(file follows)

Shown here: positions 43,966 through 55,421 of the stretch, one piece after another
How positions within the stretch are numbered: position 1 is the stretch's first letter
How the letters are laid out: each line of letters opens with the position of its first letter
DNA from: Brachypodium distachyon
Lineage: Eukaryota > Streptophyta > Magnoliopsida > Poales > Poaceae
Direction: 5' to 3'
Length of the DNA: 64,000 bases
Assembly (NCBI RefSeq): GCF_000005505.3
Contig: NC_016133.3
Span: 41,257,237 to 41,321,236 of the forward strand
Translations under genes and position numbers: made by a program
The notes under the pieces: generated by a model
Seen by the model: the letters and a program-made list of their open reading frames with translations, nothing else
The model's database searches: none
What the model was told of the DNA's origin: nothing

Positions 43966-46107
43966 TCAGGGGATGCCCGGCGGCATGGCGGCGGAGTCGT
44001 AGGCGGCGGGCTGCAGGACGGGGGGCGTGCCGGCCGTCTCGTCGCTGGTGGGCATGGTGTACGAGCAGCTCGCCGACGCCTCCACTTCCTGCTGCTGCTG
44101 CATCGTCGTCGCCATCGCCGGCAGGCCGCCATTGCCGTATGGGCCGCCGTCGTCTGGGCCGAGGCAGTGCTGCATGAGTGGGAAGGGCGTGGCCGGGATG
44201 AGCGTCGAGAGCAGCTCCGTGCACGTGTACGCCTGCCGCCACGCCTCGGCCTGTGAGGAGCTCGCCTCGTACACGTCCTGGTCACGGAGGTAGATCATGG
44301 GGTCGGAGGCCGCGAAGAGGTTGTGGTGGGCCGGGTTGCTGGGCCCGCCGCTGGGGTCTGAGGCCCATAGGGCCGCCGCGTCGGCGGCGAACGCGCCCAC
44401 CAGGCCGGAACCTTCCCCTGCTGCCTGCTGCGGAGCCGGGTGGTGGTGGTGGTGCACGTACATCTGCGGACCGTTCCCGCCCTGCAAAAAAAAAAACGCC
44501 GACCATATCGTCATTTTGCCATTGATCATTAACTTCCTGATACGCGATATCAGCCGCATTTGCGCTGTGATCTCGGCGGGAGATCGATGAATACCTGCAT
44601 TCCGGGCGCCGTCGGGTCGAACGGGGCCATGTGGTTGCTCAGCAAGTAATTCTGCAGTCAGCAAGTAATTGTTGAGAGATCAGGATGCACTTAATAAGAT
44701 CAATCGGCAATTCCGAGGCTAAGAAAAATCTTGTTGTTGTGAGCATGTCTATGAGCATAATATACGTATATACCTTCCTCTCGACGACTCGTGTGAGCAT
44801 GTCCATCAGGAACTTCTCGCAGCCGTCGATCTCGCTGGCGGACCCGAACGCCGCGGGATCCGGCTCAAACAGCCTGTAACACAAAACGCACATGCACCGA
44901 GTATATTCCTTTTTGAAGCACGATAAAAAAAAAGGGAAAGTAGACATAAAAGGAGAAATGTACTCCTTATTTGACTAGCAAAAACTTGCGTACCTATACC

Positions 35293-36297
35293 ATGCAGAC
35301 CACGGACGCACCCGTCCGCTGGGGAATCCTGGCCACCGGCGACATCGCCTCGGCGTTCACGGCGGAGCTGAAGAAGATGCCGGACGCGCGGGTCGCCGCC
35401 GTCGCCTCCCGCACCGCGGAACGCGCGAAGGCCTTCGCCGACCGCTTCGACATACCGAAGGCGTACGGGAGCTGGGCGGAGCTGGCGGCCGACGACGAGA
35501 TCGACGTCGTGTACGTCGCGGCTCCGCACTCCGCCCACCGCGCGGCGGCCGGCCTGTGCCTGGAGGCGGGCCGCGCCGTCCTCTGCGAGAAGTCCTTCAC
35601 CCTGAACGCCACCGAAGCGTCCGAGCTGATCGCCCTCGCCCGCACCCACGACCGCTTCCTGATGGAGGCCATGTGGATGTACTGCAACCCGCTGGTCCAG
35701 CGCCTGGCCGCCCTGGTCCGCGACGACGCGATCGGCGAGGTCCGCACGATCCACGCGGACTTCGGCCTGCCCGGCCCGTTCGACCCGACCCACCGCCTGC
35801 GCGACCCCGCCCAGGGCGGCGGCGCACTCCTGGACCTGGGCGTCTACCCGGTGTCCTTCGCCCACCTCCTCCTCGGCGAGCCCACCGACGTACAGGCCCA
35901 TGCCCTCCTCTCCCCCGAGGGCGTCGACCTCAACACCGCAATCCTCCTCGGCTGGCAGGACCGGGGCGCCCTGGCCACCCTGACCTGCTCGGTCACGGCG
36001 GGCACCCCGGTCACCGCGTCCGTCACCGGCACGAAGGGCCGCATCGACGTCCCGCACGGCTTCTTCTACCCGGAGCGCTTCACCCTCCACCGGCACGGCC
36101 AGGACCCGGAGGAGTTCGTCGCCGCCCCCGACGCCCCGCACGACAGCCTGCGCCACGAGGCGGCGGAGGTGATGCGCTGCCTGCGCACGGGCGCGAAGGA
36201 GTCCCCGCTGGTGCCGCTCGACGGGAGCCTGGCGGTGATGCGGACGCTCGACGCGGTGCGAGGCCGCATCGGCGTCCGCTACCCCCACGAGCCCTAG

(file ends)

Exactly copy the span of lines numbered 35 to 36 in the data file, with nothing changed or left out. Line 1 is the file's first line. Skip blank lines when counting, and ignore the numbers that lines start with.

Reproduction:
35801 GCGACCCCGCCCAGGGCGGCGGCGCACTCCTGGACCTGGGCGTCTACCCGGTGTCCTTCGCCCACCTCCTCCTCGGCGAGCCCACCGACGTACAGGCCCA
35901 TGCCCTCCTCTCCCCCGAGGGCGTCGACCTCAACACCGCAATCCTCCTCGGCTGGCAGGACCGGGGCGCCCTGGCCACCCTGACCTGCTCGGTCACGGCG